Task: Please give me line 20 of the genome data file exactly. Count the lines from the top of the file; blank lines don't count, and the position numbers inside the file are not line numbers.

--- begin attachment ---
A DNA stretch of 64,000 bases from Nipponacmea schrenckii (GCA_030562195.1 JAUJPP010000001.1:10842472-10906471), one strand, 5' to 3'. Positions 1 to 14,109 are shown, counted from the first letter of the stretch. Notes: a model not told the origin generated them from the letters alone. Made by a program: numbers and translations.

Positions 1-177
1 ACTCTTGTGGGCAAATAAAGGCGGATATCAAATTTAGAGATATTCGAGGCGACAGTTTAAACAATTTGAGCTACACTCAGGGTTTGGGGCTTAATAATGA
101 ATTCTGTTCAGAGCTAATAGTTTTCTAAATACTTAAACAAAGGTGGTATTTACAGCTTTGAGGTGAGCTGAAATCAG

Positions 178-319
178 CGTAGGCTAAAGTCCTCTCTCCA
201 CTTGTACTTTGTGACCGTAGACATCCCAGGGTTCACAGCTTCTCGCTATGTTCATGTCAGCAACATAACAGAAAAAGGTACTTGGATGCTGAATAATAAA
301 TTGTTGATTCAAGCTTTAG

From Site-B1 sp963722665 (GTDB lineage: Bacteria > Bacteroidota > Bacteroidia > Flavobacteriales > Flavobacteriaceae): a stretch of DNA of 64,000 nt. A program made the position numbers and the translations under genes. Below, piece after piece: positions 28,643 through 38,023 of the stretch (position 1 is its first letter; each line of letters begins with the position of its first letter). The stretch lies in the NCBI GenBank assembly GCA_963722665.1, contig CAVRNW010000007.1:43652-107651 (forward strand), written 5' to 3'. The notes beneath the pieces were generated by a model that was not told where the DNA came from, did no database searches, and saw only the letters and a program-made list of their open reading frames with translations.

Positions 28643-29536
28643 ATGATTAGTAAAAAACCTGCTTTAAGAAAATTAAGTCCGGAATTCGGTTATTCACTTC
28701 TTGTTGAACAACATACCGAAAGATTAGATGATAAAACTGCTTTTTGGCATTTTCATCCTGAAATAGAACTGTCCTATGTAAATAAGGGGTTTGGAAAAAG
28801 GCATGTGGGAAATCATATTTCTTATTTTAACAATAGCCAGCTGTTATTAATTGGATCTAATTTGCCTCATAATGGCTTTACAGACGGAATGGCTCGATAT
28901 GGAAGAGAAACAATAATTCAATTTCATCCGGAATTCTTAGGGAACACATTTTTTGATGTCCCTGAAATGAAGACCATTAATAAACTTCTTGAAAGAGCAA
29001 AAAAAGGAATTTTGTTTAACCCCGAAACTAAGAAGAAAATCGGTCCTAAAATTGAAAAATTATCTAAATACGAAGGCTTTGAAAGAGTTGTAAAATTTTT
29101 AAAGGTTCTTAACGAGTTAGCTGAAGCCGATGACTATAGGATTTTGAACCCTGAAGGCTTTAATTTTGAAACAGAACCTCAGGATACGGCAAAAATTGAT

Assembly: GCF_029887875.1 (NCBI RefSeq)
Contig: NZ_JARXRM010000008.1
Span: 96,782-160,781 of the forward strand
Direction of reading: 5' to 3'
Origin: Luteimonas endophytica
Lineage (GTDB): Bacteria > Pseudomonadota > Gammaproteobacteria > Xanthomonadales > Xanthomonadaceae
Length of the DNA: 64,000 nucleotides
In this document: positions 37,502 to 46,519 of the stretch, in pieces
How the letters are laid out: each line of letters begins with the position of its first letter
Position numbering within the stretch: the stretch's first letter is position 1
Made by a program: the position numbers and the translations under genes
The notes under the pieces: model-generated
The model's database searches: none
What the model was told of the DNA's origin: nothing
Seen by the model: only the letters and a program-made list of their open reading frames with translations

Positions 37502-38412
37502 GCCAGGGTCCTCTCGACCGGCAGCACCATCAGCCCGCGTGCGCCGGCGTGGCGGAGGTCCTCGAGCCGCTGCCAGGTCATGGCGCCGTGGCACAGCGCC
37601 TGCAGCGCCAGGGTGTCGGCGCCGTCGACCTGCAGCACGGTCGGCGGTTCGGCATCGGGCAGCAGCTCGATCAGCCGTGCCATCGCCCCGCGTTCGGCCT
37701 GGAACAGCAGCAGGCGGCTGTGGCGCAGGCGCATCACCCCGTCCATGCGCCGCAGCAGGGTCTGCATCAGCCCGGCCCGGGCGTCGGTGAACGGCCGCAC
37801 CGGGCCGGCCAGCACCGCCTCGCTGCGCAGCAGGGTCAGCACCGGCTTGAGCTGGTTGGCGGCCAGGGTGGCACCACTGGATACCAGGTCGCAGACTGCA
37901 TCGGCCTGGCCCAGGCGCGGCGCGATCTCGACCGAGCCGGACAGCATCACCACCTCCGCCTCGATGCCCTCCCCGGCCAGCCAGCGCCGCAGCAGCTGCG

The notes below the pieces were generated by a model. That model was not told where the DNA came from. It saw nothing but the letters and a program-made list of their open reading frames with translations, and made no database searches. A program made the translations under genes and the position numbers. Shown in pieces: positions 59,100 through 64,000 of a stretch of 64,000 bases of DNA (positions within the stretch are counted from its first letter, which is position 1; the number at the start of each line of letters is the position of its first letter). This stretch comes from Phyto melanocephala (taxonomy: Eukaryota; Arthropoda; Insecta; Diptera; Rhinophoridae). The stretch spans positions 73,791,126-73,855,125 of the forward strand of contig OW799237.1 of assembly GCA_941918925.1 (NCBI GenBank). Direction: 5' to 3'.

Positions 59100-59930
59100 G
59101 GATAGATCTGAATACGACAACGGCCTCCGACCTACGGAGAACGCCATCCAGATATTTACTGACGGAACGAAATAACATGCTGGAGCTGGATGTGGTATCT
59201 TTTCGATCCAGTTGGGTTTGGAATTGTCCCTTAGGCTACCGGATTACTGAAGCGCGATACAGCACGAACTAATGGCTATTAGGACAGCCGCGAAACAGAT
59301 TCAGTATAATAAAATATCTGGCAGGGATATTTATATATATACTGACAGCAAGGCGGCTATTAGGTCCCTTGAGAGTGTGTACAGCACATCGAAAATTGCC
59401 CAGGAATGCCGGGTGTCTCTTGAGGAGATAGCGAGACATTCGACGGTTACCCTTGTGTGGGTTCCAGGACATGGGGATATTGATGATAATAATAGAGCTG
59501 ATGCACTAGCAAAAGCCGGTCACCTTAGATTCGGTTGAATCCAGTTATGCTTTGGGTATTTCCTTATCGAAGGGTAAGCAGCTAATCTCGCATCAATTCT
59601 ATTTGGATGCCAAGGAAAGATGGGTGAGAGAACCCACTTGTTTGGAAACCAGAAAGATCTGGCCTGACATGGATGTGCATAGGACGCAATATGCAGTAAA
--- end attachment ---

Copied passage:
Direction of reading: 5' to 3'